Understanding State Court Probation

In Criminal Defense by johncannonLeave a Comment

Over ninety-five percent of criminal cases in Oklahoma state courts are resolved without a trial.  Seasoned criminal defense counsel can help you seek a dismissal or the best possible resolution of your case. The vast majority of cases are resolved by plea agreement by the prosecution and the Defendant, with the assistance of defense counsel. Not only is it critical to have competent defense counsel to assist you in reaching the best possible outcome in your case, it is equally important to have experienced criminal defense counsel, if you are accused of violating a condition or multiple conditions of your probation. No proceeding in state court affords a party more protection than a criminal defendant prior to a verdict or entry of a plea agreement. The government has the only burden and that is to prove your guilt beyond a reasonable doubt. However, upon entry of a plea agreement resulting in some form of probation a criminal defendant has limited rights.

There are three versions of probation, which a criminal defendant may entered into upon a plea agreement: deferred sentence, suspended sentence, and suspended in part. A deferred sentence is exactly what it sounds like; the Defendant’s sentencing date is deferred or delayed, contingent upon successfully completing and/or complying with all conditions of probation. The Defendant’s case will be dismissed and you may seek an expungement of your case, upon successfully reaching the sentencing date without an alleged violation. A suspended sentence is a conviction with a period of incarceration, in jail or prison; however, the defendant’s incarceration or service of their sentence is suspended or postponed, contingent upon successfully completing and/or complying with all conditions of probation. A suspended sentencing is similar to a deferred sentence; however, the defendant is convicted upon entering a plea. The benefit of a suspended sentence is the opportunity to avoid imprisonment/jail time. Upon completing the period of suspension, you cannot be incarcerated for your conviction. A sentence suspended in part includes incarceration and probation. Upon being released from the period of incarceration/jail time, the defendant will have a suspended period of his/her sentence. Upon reaching the completion of the suspended portion, a defendant cannot be incarcerated for the conviction. It is imperative you retain experienced criminal defense counsel to protect your rights and advise you of all your options at each phase of the judicial process of Oklahoma state court criminal proceedings.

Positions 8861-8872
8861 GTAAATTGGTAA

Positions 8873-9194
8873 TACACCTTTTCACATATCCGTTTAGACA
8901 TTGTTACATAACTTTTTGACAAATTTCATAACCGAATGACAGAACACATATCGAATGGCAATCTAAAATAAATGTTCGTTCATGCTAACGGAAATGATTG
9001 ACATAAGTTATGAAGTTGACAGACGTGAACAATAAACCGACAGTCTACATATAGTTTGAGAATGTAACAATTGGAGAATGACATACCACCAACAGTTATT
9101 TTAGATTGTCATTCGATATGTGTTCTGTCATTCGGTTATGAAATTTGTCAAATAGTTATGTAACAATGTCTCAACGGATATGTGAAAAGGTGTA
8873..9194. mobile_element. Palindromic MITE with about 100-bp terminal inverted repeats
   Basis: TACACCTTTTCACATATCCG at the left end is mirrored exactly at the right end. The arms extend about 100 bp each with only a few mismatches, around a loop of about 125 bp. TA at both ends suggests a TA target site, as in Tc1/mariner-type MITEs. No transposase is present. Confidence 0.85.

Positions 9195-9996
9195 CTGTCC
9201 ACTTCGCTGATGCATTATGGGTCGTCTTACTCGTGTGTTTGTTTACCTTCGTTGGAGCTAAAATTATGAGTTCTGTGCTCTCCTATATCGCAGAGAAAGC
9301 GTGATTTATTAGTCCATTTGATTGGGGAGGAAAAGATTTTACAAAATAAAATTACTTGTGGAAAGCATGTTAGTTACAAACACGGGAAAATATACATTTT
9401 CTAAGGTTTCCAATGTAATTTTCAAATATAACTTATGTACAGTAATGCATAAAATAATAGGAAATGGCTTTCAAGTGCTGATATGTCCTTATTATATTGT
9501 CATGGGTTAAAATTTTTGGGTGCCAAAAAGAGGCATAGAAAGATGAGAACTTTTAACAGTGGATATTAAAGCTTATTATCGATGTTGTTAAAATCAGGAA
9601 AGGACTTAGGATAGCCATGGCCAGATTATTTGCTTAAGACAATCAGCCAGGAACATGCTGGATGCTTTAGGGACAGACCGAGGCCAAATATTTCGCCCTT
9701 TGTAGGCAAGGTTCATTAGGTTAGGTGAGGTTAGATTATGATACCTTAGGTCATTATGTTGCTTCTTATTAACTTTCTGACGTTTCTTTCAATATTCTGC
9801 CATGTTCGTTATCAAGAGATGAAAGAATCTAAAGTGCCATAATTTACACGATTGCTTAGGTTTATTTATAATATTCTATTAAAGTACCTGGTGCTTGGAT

Upon entering probation you forfeits many of your rights including the right to a trial by your peers. The prosecutor has the authority to file an Application to Accelerate your sentencing date, on a deferred sentence, and an Application to Revoke your probation, on a suspended sentence, for any violation they believe you have committed. The process is more administrative than judicial, as the determination as to whether you did or did not violation your probation is a technical determination. At hearing the prosecutor need only present a limited amount of evidence to meet the low burden of proof that you violated probation and your deferred sentence can turn into a conviction or you can be sentenced to jail or prison. It is crucial you obtain experienced counsel, if faced with the harsh reality of contesting a probation violating, to assist you through your options and presenting all the defenses available to you. There are multiple options to consider with an experienced attorney before exercising your right to a contested hearing before a judge, in which you do not know the outcome.

Contact Cannon Law Firm, if you are facing criminal charges of any kind. Our fierce advocacy will ensure your rights are protected and you reach the best possible outcome. Please visit our website, www.jpcannonlawfirm., for more information for your defense.   

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